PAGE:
Amazon's Earnings Don't Tell Us Anything
The $126 million loss Amazon.com Inc. reported for the second quarter of 2014 is no big deal: With more than $80 billion in annual revenue, the company can easily turn that around. What's irritating is how little it is telling its shareholders about the performance of the investments into which it is putting their money.
Studying Amazon's financial results is frustrating. Its breaks out just three segments: "electronics & other general merchandise," "media" and "other." For a company involved in a multitude of businesses ranging from mobile device production to cloud computing, that is woefully inadequate.
Microsoft Corp., Sony Corp. and Apple Inc. -- all Amazon competitors in various fields -- publish detailed segment information, which makes it easy to understand how various parts of the companies are doing. It doesn't take a team of private investigators to find out that Microsoft's mobile handset unit, formerly part of Nokia, is unprofitable -- it's right there in the latest earnings release, under "phone hardware." There's no need for a forensics expert to discover that iPad sales are slipping: Apple reports its results by product category, making it crystal clear where it's winning and where it has problems. Sony's segmented reporting has activist investors telling it what to do, but it also shows the company is facing up to its business challenges and has nothing to hide.
Perhaps this helps explain why Sony stock is down only 2 percent this year despite its losses, while Amazon's is down 10 percent. If you're telling the market, as Amazon does, that you're making massive investments in order not to pass up business opportunities that competitors might grab, it would be helpful to explain how much you're betting on the various opportunities and whether you're good at making these bets pay. As it is, on the second-quarter earnings call, Chief Financial Officer Thomas Szkutak kept dodging questions about how the company's investments are faring.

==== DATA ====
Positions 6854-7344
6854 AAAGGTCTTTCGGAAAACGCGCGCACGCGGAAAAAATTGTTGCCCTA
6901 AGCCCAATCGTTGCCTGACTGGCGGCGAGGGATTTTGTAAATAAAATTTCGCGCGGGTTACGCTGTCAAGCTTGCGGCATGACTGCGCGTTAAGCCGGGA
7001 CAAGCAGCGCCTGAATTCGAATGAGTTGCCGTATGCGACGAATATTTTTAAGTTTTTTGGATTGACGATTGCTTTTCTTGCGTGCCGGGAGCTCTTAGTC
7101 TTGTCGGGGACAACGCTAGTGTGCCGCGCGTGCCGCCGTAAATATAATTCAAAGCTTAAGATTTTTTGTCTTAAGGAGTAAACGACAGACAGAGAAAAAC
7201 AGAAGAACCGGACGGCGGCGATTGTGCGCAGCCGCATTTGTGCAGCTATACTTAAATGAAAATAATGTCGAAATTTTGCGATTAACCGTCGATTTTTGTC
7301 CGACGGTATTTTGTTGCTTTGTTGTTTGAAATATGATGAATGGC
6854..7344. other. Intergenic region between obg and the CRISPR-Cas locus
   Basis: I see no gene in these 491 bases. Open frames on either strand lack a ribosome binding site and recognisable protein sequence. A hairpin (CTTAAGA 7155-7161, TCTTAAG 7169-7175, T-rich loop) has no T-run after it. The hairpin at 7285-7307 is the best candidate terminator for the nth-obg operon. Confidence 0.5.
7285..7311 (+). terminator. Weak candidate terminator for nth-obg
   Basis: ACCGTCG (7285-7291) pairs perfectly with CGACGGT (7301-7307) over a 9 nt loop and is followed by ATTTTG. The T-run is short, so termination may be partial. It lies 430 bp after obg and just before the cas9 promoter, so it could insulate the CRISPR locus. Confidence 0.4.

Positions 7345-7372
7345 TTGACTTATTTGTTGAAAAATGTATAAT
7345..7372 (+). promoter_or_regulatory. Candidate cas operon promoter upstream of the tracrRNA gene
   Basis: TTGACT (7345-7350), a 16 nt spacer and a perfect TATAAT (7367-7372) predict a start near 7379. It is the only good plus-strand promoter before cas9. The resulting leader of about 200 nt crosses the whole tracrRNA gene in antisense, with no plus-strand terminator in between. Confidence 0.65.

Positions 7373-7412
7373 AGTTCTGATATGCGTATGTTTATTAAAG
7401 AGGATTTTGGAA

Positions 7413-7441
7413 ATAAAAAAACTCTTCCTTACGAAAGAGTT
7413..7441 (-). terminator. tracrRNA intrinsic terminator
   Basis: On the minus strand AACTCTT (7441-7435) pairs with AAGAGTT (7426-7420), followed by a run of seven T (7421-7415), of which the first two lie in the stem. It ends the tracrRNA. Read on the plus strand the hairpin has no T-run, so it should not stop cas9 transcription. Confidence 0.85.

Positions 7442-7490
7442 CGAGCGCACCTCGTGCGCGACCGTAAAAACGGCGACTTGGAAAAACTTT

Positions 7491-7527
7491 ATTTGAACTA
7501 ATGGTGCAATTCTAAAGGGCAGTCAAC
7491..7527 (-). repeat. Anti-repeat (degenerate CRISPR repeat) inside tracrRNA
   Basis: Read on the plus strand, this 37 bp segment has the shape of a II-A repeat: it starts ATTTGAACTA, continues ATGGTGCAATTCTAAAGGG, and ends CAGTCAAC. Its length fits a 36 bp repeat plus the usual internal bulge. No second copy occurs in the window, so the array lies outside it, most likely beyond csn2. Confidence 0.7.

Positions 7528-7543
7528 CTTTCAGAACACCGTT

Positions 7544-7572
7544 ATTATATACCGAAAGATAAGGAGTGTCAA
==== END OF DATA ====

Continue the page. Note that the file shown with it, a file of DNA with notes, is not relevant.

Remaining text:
The number of subscribers to the $99-a-year Prime program? It's "growing very nicely." Video content? "We've seen just more and more customers are streaming" it. The cloud-computing business, buried in the "other" category? "The team is doing a fantastic job and innovating on behalf of customers." The Fire phone, notable for its innovative 3-D effect but panned by reviewers? "In terms of the phone, there's not a lot I can help you on that. We're extremely pleased to get it in customers' hands." Not even an established product such as the Kindle is broken out in the report.
Granted, Amazon's businesses might be hard to separate because of the way they reinforce one another: E-books are easier to use across devices because of the company's cloud capacity, and anyone with an Amazon phone is constantly getting guidance on what to buy and where. That said, Apple's products are often complementary, too -- it's easy to buy music and movies from the iTunes Store if you own an Apple TV -- and that doesn't prevent the company from making an effort to be transparent.
Amazon is, in effect, an enormous black box. Investors who buy into it have to trust the management on issues such as cost control and decisions on entering this or that market. Amazon founder and Chief Executive Officer Jeff Bezos is a visionary who has proved his ability to reinvent entire industries, but Amazon is simply too big for any one person to control completely. Bezos himself probably has access to more detailed numbers, and he must enjoy the flexibility that comes from opaque reporting, but he only owns 18 percent of the company. Other shareholders deserve to know more.
This column does not necessarily reflect the opinion of Bloomberg View's editorial board or Bloomberg LP, its owners and investors.
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